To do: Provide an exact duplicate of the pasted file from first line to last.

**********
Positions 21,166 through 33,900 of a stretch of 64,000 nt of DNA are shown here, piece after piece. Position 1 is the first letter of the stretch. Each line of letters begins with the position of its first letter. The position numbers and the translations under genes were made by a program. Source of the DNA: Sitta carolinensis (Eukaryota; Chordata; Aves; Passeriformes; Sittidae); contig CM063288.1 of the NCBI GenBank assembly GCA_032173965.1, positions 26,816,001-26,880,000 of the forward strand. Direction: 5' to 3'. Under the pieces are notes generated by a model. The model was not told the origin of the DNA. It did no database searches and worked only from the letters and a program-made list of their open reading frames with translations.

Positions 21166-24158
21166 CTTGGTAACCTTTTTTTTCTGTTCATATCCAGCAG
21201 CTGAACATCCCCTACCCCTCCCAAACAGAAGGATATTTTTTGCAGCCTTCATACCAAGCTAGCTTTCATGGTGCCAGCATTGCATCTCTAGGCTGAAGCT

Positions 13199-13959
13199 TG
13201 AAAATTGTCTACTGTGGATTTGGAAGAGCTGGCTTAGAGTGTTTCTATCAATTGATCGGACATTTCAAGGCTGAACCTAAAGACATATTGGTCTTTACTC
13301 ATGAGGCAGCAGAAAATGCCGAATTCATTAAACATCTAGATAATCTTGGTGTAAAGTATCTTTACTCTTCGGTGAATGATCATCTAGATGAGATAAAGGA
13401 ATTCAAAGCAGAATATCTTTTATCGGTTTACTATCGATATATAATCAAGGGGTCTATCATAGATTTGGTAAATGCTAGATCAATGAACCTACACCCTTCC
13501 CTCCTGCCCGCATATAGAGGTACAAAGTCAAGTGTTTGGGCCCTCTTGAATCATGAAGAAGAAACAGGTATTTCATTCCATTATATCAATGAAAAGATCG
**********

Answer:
Positions 21,166 through 33,900 of a stretch of 64,000 nt of DNA are shown here, piece after piece. Position 1 is the first letter of the stretch. Each line of letters begins with the position of its first letter. The position numbers and the translations under genes were made by a program. Source of the DNA: Sitta carolinensis (Eukaryota; Chordata; Aves; Passeriformes; Sittidae); contig CM063288.1 of the NCBI GenBank assembly GCA_032173965.1, positions 26,816,001-26,880,000 of the forward strand. Direction: 5' to 3'. Under the pieces are notes generated by a model. The model was not told the origin of the DNA. It did no database searches and worked only from the letters and a program-made list of their open reading frames with translations.

Positions 21166-24158
21166 CTTGGTAACCTTTTTTTTCTGTTCATATCCAGCAG
21201 CTGAACATCCCCTACCCCTCCCAAACAGAAGGATATTTTTTGCAGCCTTCATACCAAGCTAGCTTTCATGGTGCCAGCATTGCATCTCTAGGCTGAAGCT

Positions 13199-13959
13199 TG
13201 AAAATTGTCTACTGTGGATTTGGAAGAGCTGGCTTAGAGTGTTTCTATCAATTGATCGGACATTTCAAGGCTGAACCTAAAGACATATTGGTCTTTACTC
13301 ATGAGGCAGCAGAAAATGCCGAATTCATTAAACATCTAGATAATCTTGGTGTAAAGTATCTTTACTCTTCGGTGAATGATCATCTAGATGAGATAAAGGA
13401 ATTCAAAGCAGAATATCTTTTATCGGTTTACTATCGATATATAATCAAGGGGTCTATCATAGATTTGGTAAATGCTAGATCAATGAACCTACACCCTTCC
13501 CTCCTGCCCGCATATAGAGGTACAAAGTCAAGTGTTTGGGCCCTCTTGAATCATGAAGAAGAAACAGGTATTTCATTCCATTATATCAATGAAAAGATCG